Jeffrey Goldberg on the Israeli flotilla raid:
What I know already makes me worried for the future of Israel, a worry I feel in a deeper way than I think I have ever felt before. The Jewish people have survived this long in part because of the vision of their leaders, men and women who were able to intuit what was possible and what was impossible. Where is this vision today?
This is a subject I don't write about often, but I pretty much feel the same way. I guess the difference between Goldberg and me is that I've felt this way for quite some time. Several years, at the least; maybe a decade, ever since the Camp David accords broke down; and maybe ever since the assassination of Yitzhak Rabin. It's a little hard to say at this point.
It's also a little hard to write about since I don't have anything original to say. A million people have already said it. Fanatics on both sides have been in control of the region for years — the hardline Orthodox population relentlessly gaining influence in Israel and Hamas terrorists among the Palestinians — both convinced that they can win if they can only provoke enough insane overreactions from the other side. Which they do with depressing regularity. Hamas's rocket attacks are indefensible, the Gaza embargo in return is indefensible, the blockade runners in their turn were plainly hoping to provoke an overreaction that would force Israel's hand, and the Israelis then went insanely beyond anyone's expectations by landing commandos on one of the ships and killing nine people while it was still far off in international waters. And now, there are rumors that the Turkish navy might escort the next ship that tries to run the blockade.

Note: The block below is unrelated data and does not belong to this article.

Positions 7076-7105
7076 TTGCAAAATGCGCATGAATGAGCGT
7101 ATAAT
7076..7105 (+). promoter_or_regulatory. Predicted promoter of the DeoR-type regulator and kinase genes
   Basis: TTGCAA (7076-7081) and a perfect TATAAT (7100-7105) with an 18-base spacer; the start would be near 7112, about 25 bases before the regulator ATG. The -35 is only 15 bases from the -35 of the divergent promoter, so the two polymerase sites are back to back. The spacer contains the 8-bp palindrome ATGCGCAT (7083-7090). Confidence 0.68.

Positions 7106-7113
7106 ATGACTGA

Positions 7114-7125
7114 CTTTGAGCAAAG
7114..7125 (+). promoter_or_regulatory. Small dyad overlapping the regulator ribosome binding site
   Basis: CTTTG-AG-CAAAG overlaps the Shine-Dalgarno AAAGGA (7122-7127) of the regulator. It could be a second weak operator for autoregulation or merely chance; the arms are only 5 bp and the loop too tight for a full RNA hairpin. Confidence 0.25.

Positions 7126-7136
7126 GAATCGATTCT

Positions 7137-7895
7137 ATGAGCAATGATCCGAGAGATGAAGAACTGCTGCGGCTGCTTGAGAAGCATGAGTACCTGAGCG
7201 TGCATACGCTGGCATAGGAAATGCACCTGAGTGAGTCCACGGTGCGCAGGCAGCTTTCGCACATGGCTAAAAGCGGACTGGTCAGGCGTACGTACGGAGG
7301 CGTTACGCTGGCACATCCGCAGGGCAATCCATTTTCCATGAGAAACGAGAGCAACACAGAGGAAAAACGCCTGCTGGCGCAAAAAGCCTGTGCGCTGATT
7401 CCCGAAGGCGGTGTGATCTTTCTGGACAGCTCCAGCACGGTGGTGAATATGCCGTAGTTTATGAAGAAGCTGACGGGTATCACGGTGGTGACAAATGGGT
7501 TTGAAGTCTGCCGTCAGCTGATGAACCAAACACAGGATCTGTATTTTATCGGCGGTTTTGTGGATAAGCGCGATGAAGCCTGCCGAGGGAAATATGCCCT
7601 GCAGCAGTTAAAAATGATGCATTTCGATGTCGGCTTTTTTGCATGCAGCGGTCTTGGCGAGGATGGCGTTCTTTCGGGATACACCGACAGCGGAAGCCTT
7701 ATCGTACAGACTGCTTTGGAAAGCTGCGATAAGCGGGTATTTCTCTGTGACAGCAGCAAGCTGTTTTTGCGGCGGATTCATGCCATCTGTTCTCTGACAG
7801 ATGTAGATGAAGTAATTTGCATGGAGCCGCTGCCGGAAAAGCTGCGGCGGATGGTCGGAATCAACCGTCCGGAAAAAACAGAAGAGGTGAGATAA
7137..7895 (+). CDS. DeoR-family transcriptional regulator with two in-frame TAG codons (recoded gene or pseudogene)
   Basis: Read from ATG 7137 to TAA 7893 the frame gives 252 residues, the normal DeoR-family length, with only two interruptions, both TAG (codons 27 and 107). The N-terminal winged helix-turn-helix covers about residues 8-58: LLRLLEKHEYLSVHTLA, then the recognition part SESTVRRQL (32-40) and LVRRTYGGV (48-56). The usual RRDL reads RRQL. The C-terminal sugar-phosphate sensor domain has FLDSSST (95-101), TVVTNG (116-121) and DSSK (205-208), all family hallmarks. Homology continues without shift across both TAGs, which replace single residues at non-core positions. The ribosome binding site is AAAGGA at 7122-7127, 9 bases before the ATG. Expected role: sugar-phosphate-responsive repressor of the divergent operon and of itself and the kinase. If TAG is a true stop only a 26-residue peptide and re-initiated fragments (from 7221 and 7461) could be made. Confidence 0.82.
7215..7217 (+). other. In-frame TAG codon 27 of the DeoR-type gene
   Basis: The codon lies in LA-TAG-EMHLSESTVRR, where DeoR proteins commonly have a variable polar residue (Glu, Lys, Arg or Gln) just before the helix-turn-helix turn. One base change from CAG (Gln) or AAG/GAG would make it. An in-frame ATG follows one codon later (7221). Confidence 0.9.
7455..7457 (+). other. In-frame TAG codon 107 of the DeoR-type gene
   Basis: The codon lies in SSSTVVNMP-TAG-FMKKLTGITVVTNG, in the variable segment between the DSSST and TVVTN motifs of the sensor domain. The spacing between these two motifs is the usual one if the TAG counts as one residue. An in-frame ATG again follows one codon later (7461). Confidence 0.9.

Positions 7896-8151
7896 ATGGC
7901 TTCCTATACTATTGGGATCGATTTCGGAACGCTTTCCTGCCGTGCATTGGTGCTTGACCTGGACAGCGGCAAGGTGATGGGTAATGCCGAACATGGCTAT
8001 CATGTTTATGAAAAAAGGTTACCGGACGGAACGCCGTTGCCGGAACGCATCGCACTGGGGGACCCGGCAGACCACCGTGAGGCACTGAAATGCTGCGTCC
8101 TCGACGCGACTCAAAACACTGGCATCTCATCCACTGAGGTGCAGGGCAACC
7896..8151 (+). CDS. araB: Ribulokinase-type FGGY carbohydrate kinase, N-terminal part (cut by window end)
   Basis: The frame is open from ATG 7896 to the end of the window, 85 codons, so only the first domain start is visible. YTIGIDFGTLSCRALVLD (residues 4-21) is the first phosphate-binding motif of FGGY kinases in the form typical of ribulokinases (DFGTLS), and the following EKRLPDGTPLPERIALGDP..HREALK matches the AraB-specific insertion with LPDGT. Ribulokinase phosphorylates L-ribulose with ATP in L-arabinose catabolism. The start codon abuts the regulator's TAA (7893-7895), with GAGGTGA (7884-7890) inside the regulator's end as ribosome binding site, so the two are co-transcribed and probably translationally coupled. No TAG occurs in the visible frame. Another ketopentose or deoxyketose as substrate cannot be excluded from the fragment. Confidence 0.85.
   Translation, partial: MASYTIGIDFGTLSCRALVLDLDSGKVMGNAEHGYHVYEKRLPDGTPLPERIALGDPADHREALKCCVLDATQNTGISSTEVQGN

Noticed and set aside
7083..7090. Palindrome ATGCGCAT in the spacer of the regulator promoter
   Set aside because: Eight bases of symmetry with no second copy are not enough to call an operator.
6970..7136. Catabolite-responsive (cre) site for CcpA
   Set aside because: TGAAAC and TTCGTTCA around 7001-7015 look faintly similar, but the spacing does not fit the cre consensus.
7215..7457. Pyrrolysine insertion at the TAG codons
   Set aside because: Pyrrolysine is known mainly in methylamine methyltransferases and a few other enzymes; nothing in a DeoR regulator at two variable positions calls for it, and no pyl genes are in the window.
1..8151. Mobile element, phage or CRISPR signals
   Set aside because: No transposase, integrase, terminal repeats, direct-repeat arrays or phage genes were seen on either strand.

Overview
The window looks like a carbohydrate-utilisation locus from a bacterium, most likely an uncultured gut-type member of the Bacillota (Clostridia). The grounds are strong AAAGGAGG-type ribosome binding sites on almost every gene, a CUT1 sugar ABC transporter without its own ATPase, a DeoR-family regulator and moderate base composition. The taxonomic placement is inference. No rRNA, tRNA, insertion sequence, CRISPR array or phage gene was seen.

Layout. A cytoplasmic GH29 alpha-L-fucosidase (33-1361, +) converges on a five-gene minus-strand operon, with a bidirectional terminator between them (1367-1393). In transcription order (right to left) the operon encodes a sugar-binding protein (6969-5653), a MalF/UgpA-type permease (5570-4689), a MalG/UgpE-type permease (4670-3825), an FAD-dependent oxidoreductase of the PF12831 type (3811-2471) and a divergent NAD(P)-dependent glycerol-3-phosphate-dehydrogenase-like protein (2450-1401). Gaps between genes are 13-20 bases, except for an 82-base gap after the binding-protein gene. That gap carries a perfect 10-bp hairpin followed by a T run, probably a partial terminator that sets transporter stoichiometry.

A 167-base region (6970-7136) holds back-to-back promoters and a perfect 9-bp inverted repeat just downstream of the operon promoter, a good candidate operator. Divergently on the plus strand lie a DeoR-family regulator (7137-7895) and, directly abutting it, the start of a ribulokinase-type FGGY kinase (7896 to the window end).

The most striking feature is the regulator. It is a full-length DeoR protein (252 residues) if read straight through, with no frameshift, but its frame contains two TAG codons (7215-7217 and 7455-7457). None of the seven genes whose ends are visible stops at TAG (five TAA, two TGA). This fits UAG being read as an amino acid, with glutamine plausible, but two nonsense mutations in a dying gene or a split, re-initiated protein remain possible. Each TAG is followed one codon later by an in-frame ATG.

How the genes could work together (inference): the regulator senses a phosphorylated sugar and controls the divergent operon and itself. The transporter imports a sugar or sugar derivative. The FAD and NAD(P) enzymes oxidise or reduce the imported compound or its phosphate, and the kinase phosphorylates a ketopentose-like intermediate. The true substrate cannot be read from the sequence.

In David Petraeus's famous phrase, How does this end? Unless something dramatic happens, it ends with Israel as a nuclear-armed pariah state. Where else can it go? Hamas and Hezbollah are never going to stop attacking, Israel's responses will continue to get deadlier and more hysterical, the West Bank will never be freed because no Israeli government can any longer cobble together the public support it would require to take on the most extremist elements among the settlers, and like it or not, Israel eventually becomes a permanently armed camp and an apartheid state. Israelis may have hated it when that's what Jimmy Carter called it, but even if it's arguably not quite accurate today there's very little question that it will be before long.
Unless something changes. But what? I guess it's possible that a crisis like this can prompt both sides to get serious in a way they haven't been for a long time, but there have been crises like this before and they haven't prompted anything of the sort.
So help me out here. Is there any glimmer of hope on the horizon at all? Or is despair the only rational response to all this?